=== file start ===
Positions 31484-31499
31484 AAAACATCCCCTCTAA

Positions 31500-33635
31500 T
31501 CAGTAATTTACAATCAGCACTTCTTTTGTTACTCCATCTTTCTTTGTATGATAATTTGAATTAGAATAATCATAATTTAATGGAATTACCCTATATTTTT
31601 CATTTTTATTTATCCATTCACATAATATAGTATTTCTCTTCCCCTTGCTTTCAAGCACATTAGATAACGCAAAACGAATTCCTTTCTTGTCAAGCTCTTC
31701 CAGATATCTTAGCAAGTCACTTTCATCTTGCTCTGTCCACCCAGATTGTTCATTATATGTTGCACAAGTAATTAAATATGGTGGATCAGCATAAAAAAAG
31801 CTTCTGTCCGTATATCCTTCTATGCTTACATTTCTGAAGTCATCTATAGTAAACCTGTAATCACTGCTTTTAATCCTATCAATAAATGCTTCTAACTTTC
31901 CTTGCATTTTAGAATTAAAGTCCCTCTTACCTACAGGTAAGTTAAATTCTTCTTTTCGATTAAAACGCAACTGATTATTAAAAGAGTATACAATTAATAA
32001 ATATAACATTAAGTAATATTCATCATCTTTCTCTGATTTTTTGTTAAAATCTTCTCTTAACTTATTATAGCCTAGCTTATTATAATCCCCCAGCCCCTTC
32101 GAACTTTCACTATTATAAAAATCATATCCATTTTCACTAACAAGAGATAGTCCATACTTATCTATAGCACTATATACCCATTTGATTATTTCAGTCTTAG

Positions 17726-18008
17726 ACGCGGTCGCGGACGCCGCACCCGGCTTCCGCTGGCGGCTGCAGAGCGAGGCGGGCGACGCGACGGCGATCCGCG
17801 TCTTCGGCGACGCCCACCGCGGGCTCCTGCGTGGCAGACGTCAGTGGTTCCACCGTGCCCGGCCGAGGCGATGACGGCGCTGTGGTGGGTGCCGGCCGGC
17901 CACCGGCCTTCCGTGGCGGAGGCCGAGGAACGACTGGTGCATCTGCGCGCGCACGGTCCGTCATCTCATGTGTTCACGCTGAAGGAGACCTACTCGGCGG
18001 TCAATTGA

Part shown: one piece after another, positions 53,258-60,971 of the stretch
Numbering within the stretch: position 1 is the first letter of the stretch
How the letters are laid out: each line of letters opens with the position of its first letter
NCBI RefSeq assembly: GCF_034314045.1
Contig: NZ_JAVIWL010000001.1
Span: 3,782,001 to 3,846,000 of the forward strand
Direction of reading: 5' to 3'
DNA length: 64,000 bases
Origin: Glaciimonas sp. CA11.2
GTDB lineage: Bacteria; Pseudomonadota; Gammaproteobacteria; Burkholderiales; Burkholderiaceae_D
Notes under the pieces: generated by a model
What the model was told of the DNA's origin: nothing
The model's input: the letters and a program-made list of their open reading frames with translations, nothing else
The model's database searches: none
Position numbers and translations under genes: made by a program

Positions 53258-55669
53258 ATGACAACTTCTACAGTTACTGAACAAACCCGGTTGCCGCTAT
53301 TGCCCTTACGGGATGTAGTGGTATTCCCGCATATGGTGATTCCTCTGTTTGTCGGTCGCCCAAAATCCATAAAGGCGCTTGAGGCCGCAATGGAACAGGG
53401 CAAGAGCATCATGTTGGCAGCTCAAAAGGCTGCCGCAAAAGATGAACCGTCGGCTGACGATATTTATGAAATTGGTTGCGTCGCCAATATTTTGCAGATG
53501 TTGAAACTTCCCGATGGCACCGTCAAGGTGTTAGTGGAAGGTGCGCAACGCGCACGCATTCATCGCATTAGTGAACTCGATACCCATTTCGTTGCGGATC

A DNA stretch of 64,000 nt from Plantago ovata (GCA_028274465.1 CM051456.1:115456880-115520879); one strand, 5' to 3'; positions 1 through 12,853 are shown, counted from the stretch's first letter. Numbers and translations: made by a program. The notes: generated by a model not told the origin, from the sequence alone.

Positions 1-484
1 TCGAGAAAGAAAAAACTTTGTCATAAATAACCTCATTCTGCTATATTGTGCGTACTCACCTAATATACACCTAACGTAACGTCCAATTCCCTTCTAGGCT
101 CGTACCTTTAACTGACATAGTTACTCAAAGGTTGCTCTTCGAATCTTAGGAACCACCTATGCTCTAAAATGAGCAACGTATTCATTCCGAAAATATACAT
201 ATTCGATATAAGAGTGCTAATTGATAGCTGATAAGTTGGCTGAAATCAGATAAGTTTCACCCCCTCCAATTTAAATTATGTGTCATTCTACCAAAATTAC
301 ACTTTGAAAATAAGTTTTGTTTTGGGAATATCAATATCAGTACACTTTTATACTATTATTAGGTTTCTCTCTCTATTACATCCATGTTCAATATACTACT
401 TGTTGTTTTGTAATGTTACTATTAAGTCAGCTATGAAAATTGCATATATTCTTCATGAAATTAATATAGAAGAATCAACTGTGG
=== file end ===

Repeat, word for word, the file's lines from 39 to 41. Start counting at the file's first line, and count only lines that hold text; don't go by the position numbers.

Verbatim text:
1 TCGAGAAAGAAAAAACTTTGTCATAAATAACCTCATTCTGCTATATTGTGCGTACTCACCTAATATACACCTAACGTAACGTCCAATTCCCTTCTAGGCT
101 CGTACCTTTAACTGACATAGTTACTCAAAGGTTGCTCTTCGAATCTTAGGAACCACCTATGCTCTAAAATGAGCAACGTATTCATTCCGAAAATATACAT
201 ATTCGATATAAGAGTGCTAATTGATAGCTGATAAGTTGGCTGAAATCAGATAAGTTTCACCCCCTCCAATTTAAATTATGTGTCATTCTACCAAAATTAC